// Following the final easing of restrictions the UK economy grew by 4.8% in the second quarter of the year
// The country’s gross domestic product increased by a further 1% in June
The UK economy grew by 4.8 per cent in the second quarter of 2021 as lockdown restrictions lifted and Britons returned to physical shops and restaurants, according to the latest official figures.
The report said it was aided by the return of pupils to schools and a widespread leap in consumer spending.
The Office for National Statistics said the country’s gross domestic product increased by a further 1 per cent in June, creating five consecutive months of growth.
ONS deputy national statistician for economic statistics Jonathan Athow said: “The UK economy has continued to rebound strongly, with hospitality benefiting from the first full month of indoor dining, while spending on advertising was boosted by the reopening of many services.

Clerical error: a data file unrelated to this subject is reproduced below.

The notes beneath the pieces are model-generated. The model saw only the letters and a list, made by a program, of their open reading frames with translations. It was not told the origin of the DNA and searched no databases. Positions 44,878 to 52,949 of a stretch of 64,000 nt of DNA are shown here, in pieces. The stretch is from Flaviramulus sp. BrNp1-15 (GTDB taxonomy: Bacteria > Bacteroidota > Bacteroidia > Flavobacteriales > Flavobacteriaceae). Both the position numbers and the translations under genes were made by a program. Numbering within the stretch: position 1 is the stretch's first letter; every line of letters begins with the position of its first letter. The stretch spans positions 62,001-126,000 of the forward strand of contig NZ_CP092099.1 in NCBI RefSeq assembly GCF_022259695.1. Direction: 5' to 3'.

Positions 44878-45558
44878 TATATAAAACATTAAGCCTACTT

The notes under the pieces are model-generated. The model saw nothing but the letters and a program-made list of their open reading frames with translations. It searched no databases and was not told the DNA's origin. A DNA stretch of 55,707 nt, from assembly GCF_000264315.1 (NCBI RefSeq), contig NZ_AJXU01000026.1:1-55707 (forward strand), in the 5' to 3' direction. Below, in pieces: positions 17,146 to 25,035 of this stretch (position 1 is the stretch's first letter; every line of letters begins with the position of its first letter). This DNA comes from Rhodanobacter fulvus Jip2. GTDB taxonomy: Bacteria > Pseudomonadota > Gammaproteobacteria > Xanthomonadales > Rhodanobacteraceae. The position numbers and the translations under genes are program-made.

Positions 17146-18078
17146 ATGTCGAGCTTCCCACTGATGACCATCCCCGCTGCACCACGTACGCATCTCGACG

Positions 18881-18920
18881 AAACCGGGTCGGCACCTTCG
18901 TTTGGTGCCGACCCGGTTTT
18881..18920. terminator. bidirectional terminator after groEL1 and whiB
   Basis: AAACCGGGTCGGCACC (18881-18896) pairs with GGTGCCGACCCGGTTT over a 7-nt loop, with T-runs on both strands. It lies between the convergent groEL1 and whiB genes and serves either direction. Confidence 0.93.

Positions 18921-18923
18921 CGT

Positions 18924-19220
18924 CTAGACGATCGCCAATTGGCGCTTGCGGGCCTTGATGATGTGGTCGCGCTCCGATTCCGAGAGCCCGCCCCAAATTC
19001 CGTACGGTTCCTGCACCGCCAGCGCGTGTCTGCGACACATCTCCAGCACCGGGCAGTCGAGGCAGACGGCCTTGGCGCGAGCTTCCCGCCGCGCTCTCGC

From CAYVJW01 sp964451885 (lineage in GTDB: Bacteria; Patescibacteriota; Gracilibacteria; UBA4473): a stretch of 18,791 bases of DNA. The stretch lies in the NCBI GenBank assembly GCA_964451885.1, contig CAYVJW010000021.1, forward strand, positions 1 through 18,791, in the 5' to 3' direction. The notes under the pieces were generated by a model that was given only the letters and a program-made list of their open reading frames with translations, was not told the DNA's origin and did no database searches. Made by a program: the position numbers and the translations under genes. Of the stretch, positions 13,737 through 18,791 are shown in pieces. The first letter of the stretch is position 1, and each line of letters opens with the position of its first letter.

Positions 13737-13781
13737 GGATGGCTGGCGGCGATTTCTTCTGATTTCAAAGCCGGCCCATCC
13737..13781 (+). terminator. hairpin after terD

“Health services also showed growth, with many more people visiting their GP. However, GDP is still around two percentage points below its pre-pandemic peak.
“The often-erratic pharmaceutical industry saw a large monthly fall while oil and gas production again fell as North Sea maintenance continued. Energy usage also dropped as summer finally arrived across the UK.
“While goods imports from both EU and non-EU countries increased in June, total goods exports were down with car exports faltering due to previous months’ production problems.”